ICC staff 'in jail' in Libya after Saif Gaddafi visit

Head of Zintan brigade Ajami Al-Ateri Ajami al-Ateri heads the Zintan brigade, which is holding Saif al-Islam Gaddafi

A legal team from The Hague has reportedly been jailed in Libya after being detained over a visit to Muammar Gaddafi's imprisoned son Saif al-Islam.

The four-strong International Criminal Court (ICC) team was moved to a jail in the mountain town of Zintan, a militia brigade chief told BBC News.

They were detained on Thursday and will be held for 45 days pending investigation, Ajami al-Ateri said.

A second ICC delegation has arrived in Libya in a bid to free them.

A member of the team being detained, Australian lawyer Melinda Taylor, has been accused of trying to pass documents to Saif al-Islam Gaddafi, who is also being held in Zintan.

A spokesman for Libyan Prime Minister Abdurrahim El-Keib said the government's relations with the ICC could not be allowed to interfere with national security.

The four were moved to the jail in Zintan under orders from the attorney general's office and the defence ministry, said Mr Ateri, head of the Zintan brigade.

The Libyan foreign ministry confirmed the 45-day detention period but said the four were still being held in a guest-house.

Meanwhile, a convoy carrying the British ambassador came under attack in the city of Benghazi on Monday afternoon.

The embassy said two British "close protection officers" had been injured in the attack and were receiving medical treatment.

'Secret code'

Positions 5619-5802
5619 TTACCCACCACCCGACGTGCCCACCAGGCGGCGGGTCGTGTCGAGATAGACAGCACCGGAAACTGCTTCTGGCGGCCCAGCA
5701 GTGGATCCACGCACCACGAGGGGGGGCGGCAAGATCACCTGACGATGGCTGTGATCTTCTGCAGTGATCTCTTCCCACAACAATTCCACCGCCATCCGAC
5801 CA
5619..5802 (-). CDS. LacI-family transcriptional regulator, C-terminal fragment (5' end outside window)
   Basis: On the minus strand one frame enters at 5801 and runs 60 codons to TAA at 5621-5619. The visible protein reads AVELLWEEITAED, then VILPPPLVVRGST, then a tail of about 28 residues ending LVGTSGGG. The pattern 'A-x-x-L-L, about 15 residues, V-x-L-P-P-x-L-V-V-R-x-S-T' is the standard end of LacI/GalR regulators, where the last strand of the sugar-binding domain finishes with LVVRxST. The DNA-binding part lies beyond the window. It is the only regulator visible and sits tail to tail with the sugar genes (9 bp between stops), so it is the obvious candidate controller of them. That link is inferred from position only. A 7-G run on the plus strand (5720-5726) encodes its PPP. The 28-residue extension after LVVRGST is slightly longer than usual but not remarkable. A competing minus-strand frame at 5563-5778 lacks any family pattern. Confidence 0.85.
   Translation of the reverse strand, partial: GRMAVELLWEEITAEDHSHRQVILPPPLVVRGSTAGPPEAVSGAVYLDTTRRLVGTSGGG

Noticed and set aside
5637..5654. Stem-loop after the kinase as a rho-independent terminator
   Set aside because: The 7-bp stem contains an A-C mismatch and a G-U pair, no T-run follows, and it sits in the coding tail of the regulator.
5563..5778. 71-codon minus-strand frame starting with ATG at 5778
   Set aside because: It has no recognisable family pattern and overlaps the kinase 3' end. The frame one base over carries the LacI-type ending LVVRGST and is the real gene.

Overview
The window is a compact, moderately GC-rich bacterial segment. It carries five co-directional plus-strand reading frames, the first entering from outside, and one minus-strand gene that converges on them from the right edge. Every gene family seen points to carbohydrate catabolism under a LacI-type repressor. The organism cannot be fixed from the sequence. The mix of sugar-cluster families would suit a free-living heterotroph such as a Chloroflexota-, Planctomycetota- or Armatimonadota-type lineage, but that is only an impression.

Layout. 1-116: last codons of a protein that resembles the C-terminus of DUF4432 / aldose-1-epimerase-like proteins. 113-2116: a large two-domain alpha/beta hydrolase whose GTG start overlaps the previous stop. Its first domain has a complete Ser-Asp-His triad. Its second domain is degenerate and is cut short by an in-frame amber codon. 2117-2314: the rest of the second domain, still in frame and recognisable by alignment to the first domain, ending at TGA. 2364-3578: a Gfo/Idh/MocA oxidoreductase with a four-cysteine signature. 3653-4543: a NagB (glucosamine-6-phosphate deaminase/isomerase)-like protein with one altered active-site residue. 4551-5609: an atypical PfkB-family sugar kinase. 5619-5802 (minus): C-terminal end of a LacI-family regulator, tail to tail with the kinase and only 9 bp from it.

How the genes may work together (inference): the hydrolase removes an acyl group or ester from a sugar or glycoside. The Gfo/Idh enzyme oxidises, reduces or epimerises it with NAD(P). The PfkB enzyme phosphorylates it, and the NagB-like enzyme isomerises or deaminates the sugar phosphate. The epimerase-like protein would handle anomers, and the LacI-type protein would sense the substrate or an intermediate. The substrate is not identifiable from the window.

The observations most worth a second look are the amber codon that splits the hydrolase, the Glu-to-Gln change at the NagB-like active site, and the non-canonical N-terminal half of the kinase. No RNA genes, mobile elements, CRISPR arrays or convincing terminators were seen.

Nasser al-Manaa, the prime minister's spokesman, said: "The relationship between Libya and the ICC cannot be at the expense of Libya's higher interests or the allowance of security breaches or threats to national security."

He said the Libyan government expected the ICC to "co-operate in a neutral investigation".

Saif al-Islam Gaddafi sitting in a plane in Zintan after his capture (November 19, 2011) Both the ICC and Libya want to put Saif al-Islam Gaddafi on trial for crimes under the former regime

The Australian authorities say they are seeking consular access to Ms Taylor as well as clarification on the circumstances of her detention.

"We are calling on the Libyan government to expedite the end of Ms Taylor's detention," Australian Prime Minister Julia Gillard told reporters.

Ms Taylor's Lebanese interpreter, Helen Assaf, is being held with her, while two other ICC staff, Spaniard Esteban Peralta Losilla and Russian Alexander Khodakov, are said to have stayed with their colleagues of their own accord.

The second ICC team arrived in Libya on Sunday and Libyan officials say they are holding meetings with them in Tripoli. The team hope to visit the detainees in Zintan by Tuesday.

"I call on the Libyan authorities to immediately take all necessary measures to ensure their safety and security and to liberate them," ICC President Song Sang-hyun said.

Members of the Zintan brigade say the ICC team were carrying documents including a letter from a former confidante of Saif al-Islam who is now in Egypt.

The letter contained drawings and symbols, a "code" that would only be understood by the sender and by Saif al-Islam himself, Ahmed al-Jehani, Libya's envoy to the ICC, told AFP news agency.

The head of the Zintan brigade said protests would be held in the town calling for the delegation to be prosecuted.

Stalemate

Saif al-Islam, who was captured last November by militiamen as he tried to flee the country, has been indicted by the ICC for crimes against humanity.

Libya's interim government has so far refused to hand him over for trial in the Netherlands - the seat of the ICC. Libya has insisted he should be tried by a Libyan court.

His father was killed after being caught by rebels.

The stalemate appears to be getting more complicated by the minute for The Hague, the BBC's Rana Jawad reports from Tripoli.

Public opinion in Libya has been very critical of the ICC and this latest incident involving their staff, our correspondent adds.

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